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History | Nomadic Handwork

Sanctus Luxurri

By Dana Phayul
July 10, 2009
Against a backdrop of pristine landscapes, forests, and vast skies, what mattered most was protecting the nomadic spiritual odyssey, which had existed since the beginning... 
Lilium Auratum
Lilium Auratum -John Frederick Lewis (1871)

As they set about following the migration paths that had been trodden for centuries before them, setting up camps and providing for the necessities of life, ancient people managed to surround themselves with sanctus luxurii, an ensemble of colorful and elegant furnishings, bedcovers, clothes, and jewelry, which animated the nomadic being, protected families from the realities of nature, and laid the groundwork for symbolic art.

Nomadic being was not measured in time or wealth, but in the laws of nature, which were formed at the origins of nomadic experience, when visual patterns were in a pristine state, and form and color were at their fullest and most intricate. Journeying beneath vast landscapes of stars and across immense valleys and deserts, repetitions of color, texture, and shape, formed a coherent pattern that appeared to represent the laws of nature.

The expression of visual patterns in talismanic kilims, sacred textiles, symbolic tent ornaments and furnishings, gold and silver dowry jewelry, glass beads, wedding clothes and bedcovers, had an instinctual clarity that was part of the natural order of things.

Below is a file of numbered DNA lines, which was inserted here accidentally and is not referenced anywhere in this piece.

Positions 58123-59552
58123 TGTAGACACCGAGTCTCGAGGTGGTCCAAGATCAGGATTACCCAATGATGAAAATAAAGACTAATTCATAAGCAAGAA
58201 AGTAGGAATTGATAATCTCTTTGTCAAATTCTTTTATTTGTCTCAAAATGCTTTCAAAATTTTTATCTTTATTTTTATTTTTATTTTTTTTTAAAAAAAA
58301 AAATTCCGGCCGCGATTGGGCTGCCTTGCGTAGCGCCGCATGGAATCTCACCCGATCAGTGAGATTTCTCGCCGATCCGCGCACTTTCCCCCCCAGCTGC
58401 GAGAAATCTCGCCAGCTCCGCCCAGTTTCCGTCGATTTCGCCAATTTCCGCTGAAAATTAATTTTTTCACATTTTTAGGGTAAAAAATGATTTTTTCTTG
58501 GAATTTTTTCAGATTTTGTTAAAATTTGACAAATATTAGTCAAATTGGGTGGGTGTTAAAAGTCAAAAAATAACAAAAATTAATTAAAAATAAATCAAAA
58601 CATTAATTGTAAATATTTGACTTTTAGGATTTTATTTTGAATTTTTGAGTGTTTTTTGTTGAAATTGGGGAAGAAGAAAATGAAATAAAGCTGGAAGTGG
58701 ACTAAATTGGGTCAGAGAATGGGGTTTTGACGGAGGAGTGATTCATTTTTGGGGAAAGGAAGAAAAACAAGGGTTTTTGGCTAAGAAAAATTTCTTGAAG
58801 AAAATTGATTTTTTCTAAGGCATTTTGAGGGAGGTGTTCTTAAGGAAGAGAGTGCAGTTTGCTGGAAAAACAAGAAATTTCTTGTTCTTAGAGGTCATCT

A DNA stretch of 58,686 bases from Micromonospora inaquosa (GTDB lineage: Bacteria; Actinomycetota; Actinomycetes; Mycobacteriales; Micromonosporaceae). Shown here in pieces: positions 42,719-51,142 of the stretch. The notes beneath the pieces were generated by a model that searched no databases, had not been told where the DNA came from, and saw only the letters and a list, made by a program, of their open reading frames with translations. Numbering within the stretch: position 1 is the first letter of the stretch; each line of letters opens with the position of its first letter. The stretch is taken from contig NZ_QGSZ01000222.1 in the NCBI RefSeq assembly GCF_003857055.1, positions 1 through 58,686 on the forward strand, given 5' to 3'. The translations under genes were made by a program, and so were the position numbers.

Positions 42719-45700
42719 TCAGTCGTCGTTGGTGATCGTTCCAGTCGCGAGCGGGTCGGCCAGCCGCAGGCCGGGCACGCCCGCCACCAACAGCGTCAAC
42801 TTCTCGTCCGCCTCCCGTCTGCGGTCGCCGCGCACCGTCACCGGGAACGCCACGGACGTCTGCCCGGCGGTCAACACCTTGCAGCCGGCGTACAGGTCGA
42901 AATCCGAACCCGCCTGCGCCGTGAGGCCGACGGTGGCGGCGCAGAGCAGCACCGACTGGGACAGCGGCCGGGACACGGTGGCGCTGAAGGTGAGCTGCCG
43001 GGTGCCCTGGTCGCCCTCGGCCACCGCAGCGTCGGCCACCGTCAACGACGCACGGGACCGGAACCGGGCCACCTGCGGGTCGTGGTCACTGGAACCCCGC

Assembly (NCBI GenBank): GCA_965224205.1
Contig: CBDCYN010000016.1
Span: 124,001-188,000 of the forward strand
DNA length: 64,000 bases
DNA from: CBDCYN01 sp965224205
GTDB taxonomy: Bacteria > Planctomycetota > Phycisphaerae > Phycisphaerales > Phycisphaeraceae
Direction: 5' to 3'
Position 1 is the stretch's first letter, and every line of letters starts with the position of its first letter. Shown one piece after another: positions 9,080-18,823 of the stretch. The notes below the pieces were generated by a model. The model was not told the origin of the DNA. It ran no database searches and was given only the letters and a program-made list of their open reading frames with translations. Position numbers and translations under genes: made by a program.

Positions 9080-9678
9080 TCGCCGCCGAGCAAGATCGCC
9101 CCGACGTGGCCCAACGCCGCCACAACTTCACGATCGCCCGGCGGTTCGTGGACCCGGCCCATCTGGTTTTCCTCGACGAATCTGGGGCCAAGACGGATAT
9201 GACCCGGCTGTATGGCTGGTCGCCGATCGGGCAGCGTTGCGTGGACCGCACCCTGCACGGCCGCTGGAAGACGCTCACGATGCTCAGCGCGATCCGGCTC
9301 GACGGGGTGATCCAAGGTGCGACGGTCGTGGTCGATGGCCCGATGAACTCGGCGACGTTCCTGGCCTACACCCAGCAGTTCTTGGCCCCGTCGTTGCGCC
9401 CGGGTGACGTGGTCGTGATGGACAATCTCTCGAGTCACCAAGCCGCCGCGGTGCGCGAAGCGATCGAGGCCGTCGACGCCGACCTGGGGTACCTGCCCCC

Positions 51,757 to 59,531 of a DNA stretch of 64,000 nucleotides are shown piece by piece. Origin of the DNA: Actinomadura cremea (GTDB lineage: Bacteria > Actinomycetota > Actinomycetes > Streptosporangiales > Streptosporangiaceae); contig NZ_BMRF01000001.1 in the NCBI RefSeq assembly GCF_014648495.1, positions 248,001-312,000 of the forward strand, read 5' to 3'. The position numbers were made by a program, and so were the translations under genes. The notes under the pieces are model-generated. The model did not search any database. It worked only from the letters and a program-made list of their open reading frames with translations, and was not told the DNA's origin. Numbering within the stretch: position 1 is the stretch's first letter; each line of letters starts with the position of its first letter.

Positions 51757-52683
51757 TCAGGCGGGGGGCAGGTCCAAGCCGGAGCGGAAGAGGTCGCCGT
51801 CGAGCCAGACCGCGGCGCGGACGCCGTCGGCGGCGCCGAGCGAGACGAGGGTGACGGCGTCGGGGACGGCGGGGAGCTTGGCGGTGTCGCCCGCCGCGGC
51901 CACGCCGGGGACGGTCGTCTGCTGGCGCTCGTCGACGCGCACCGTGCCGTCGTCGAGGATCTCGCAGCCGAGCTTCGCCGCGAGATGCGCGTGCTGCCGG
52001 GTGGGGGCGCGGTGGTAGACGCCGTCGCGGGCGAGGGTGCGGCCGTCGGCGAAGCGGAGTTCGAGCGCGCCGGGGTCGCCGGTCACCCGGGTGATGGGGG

Natural elements of design created a complex material and symbolic environment that animated nomadic existence and reinforced the sense that life is not an object to possess but a temporary state of being, a spiritual odyssey that is handed down by the ancestral spirits, to be embraced for a time, and passed on to the next generation.

Traditional hand-work was an essential and dramatic element in the development of an artistic perspective, which focused and organized cycles of light, shadow, color and repeating geometric pattern, into a spiritual and symbiotic relationship with nature.

Images that moved suddenly and dramatically into consciousness presented nomadic hand-work with its motifs, which clearly described the laws of nature –twisting leafy stems, curvilinear waves, jagged lines, octagonal sun discs, intricate stratifications, flowering wreaths –and attested to the origins of nomadic experience.

Traveling cyclically, in union with weather patterns and migration paths, survival depended on practical life working skills like weather prediction and direction-finding, and the ability to produce shelter, bedding, tools, and weapons, which could meet the strenuous requirements of a highly mobile lifestyle.

Cashmere -John Singer Sargent (1908)

The artisan skills, complex tools, and hand-eye coordination, required to represent nature’s visual patterns, were also critical in the design and fabrication of horse trappings, tent fabrics, blankets, bed covers, and furnishings. 

Making their way from one geographic area to another, nomads would come in contact with tribes who could be sociable or hostile, and the accessories of nomadic costume served as tokens of status and power. Beads, earrings, belt ornaments, pendants, and brooches, were designed to express an indeterminable number of traditions, subliminal perceptions, and accumulated symbols, interwoven into nomadic life.

Against a backdrop of pristine landscapes, forests, and vast skies, what mattered most was protecting the nomadic spiritual odyssey, which had existed since the beginning. In this journey, nature and being emerge as one continuous pattern, representing stages in an endless correspondence of form and spirit, entwined in symbol and art, and encoded into nomadic life through hand-work.

Sanctus luxurri was created, used, and passed on by one generation after another. It was the common thread that held the tribal family together. Its mere existence within the context of generational responsibility, personifies its ancient energy.

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